My critique partner had grown accustomed to the stories I typically bring for review - funny, sweet romance. Romantic comedy. And some quirky slice-of-life stories. So my experiment with writing a darker story took her by surprise. It took some readjusting in her thinking, but she and our other critique partner shifted gears nicely and both gave my chapter a constructive critique.

But in contests, I suspect not all judges have this capacity - to switch gears from what they are accustomed to reading in order to effectively and constructively review something a little different, something that doesn't necessarily follow the tried-and-true rules of a particular genre. (For those of you who write romance, you KNOW all about the rules of the genre!)

Usually a judge is compatible with the category she's judging; i.e., she's comfortable reading that type of story and it's ideally one of her favorites. But often, contest coordinators scramble for judges, sticking judges into categories for which they aren't particularly suited. The results? Contests scores that vary too greatly and comments that demonstrate the judge's lack of qualifications and basic understanding of that category of story.

So I'm not a big fan of contests but because I've got this manuscript that I've sent out twice and I'm trying to determine my next move. I've entered it into a contest just to see what kind of crazy results it garners. After all, contest judges are readers. Hopefully I'll get at least one judge who gets it. And maybe I'll get a better idea of what's not working in the story.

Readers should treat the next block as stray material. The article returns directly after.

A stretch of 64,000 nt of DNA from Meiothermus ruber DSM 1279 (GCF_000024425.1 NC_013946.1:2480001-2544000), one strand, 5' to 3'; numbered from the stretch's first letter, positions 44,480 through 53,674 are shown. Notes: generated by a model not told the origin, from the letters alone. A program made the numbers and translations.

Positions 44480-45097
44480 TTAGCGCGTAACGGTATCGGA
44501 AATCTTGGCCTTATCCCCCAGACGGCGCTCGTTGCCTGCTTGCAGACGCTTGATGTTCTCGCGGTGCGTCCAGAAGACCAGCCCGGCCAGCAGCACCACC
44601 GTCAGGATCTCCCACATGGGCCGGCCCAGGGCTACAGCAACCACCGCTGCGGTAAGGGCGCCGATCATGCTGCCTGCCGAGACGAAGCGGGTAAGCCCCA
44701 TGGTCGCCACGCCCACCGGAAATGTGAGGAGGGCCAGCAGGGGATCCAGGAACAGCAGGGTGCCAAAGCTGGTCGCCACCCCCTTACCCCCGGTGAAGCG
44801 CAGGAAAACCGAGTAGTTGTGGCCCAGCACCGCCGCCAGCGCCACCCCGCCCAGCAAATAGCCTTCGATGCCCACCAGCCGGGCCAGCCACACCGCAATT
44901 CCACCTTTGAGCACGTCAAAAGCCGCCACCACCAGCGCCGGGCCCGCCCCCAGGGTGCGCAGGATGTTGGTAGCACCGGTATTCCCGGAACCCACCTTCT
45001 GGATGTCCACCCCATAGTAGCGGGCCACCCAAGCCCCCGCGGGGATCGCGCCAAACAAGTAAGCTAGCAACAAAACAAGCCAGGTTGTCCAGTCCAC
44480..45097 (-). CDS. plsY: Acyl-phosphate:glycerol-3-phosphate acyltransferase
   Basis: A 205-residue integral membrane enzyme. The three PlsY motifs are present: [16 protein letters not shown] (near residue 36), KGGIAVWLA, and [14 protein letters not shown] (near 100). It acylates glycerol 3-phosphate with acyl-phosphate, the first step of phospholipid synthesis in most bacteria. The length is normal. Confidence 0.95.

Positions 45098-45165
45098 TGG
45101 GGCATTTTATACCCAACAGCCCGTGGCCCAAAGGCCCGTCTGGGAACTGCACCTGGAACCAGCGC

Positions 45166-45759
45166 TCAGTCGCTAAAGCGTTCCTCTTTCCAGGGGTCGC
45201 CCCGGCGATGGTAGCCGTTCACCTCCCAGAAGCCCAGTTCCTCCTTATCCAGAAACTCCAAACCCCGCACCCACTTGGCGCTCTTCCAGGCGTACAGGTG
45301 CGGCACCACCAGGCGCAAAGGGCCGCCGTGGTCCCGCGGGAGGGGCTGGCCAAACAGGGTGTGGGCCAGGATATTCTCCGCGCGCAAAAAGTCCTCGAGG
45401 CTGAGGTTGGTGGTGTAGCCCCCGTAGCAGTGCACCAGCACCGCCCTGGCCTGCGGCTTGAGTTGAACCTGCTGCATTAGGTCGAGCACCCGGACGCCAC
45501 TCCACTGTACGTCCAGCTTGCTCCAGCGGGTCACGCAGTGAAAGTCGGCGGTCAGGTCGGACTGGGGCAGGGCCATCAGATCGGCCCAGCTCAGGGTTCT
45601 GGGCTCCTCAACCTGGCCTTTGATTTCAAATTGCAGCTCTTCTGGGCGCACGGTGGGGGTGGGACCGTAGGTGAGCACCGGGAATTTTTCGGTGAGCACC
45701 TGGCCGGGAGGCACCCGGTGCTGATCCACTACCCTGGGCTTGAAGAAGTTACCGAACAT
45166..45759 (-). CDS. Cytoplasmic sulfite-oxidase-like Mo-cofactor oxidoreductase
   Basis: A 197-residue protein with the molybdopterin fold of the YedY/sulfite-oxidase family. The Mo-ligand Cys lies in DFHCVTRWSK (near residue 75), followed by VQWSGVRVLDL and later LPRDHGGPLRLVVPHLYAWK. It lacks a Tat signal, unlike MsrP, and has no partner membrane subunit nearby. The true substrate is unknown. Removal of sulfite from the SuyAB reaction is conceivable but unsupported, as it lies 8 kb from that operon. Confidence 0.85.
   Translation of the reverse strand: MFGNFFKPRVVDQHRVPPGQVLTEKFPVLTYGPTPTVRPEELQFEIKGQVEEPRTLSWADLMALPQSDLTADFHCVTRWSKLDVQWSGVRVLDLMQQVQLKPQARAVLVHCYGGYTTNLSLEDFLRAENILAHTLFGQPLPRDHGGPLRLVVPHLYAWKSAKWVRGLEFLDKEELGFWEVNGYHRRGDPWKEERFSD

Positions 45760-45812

Wednesday, February 7, 2007

News and what EVER.

This blog is boring, I know. But I've been faithfully spending my time writing rather than blogging. No, I'm lying. Well, kind of lying. I just didn't want to post anything and have my killer bunny picture scroll further down on the page. It's so cute. Well, I think so, anyway.

I just found out another short story of mine will be published by The Wild Rose Press. More news on that later as I get the details. I love The Wild Rose Press, and not just because I'm one of their authors. First, let me preface this by saying I've been reluctant to touch the e-Publishing market, mainly because I'm an old fashioned girl and love the feel of a good book in my hands. I'm a big fan of turning pages and find when I read things online or in a digital format, I tend to skim. A lot. I'm an awful skimmer, so I frequently miss important details.

But, in addition to my mountain of novels-in-progress I've got going, I write tons of short stories. I love short stories. I like the fact that I can sit down and write one in a few hours and with a bit of editing and tweaking, it's ready to go. I like the almost instant gratification in knowing quickly how the story will end. When writing a novel, I usually don't know how it'll end until I write the end.

I love the look of The Wild Rose Press's site and the editors I have worked with have been phenomenal. My fellow authors are great, too. I love the ease of purchasing a story, too. Instant gratification. It's all good. And I predict good things for TWRP; I know someday they will become a RWA recognized publisher.

Sometimes I want something so much, it feels like it's rightfully mine. I'd like to elaborate on that but I'll save that for another post.

Wednesday, January 3, 2007

Man-eating bunny.

I was in fourth grade. The first story I can recall writing was about a cute, white bunny who hopped along innocently and then went on psychopathic homicidal rampages, killing innocent humans.

I remember the Teacher's Aide, who'd been working with students on these writing projects, sitting down with me to discuss my story's plot. As I read the story aloud to her, I distinctly remember how her smile faltered, her face blanched as the horror of what I'd written unfolded before her. Though she probably discussed the mechanics of my writing at length, I only remember her asking, "Why did you write this?" My answer? Because it was fun to write. Anyone can write a dumb old story about a cute, white fluffy bunny hopping happily in a meadow of wildflowers. I wanted to write something exciting, vivid and . . . different.